MicroRNAs as biomarkers of kidney allograft injuries ischemia reperfusion and acute rejection

Author(s): Patricia Milhoransa, Carolina Caruccio Montanari, Mariane Dos Santos, Marina Sieber, Roberto Ceratti Manfro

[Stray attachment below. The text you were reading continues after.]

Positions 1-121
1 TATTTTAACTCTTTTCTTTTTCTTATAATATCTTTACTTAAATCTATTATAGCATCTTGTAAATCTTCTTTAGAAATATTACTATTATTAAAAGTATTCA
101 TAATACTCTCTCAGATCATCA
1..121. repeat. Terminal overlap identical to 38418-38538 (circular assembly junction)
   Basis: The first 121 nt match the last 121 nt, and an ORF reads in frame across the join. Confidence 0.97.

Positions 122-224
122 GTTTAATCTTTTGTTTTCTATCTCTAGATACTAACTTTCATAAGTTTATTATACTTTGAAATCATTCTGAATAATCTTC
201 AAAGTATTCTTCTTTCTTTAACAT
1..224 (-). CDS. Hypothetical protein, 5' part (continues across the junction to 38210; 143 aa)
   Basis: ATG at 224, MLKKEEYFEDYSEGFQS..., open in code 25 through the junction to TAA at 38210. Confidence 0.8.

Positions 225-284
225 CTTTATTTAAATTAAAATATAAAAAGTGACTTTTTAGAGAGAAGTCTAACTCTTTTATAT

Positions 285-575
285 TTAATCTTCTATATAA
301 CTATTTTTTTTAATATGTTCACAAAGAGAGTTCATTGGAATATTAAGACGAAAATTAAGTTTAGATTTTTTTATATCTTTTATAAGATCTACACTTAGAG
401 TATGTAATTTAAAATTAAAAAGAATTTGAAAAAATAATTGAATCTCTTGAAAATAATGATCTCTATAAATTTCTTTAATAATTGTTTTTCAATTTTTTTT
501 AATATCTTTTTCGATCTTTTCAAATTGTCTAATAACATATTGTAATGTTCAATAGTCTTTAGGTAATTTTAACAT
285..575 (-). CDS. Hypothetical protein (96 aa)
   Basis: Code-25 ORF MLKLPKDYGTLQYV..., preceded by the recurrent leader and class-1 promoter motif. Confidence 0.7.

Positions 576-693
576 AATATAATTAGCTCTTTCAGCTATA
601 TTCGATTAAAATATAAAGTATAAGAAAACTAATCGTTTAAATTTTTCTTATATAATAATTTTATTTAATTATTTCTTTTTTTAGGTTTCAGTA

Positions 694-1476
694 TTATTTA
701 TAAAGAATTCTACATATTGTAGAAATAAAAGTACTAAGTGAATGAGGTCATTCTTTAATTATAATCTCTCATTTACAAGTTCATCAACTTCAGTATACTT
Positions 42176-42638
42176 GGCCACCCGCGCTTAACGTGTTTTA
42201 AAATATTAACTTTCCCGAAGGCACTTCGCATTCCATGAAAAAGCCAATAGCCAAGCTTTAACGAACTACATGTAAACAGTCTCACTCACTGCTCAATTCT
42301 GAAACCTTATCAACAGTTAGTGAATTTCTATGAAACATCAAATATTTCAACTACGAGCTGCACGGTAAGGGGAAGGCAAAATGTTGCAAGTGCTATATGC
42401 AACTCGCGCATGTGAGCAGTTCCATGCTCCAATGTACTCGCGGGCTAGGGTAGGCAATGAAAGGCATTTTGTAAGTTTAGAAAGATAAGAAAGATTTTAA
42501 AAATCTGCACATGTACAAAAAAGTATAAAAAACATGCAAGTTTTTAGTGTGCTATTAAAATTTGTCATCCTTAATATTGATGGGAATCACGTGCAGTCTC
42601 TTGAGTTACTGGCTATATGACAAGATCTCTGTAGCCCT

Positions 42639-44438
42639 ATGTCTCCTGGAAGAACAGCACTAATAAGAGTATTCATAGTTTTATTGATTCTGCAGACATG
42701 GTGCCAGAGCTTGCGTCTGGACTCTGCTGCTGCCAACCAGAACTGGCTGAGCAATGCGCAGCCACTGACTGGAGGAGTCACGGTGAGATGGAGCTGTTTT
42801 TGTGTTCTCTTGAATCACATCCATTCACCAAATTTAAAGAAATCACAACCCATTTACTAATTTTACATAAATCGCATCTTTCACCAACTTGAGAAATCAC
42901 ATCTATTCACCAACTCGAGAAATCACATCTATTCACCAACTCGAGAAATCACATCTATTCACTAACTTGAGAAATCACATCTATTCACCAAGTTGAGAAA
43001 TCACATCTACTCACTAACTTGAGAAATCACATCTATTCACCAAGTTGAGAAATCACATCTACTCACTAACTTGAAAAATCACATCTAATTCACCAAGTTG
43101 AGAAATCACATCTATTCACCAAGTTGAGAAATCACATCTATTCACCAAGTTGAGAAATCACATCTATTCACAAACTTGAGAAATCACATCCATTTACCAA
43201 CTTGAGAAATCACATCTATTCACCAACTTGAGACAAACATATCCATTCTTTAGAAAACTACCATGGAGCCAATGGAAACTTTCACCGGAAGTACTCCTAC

Renal transplantation provides a significant increase in life expectancy for patients with end-stage kidney diseases. Despite the unequivocal progresses made in the last decades, many grafts injuries still jeopardize graft function leading to its loss. Currently, the allograft biopsy is the gold standard for diagnosing such conditions. However, it has many limitations including risk and cost. Therefore, it is desirable to develop non-invasive biomarkers able to lead to the diagnosis of graft injuries. This is particularly true during the delayed graft function (DGF) period in which the functional parameters are not available. MicroRNAs regulate their target genes through mechanisms of translational repression and messenger RNA (mRNA) degradation. A single miRNA can regulate the expression of hundreds of mRNAs and proteins, deregulation of miRNAs can lead to disruption and suppression of genes that operate in intracellular signaling cascades leading to disease conditions. Technological advances have allowed the accurate detection of miRNAs in biological fluids providing either qualitative or quantitative results. Here we reviewed the literature in which miRNAs were analyzed as injury markers in renal transplantation mainly for contribute the diagnosis of acute rejection (AR). In cross sectional studies miRNAs were found to be useful markers of AR in renal transplant patients and their heightened expression by may became useful on aiding the diagnosis of AR during the DGF period.


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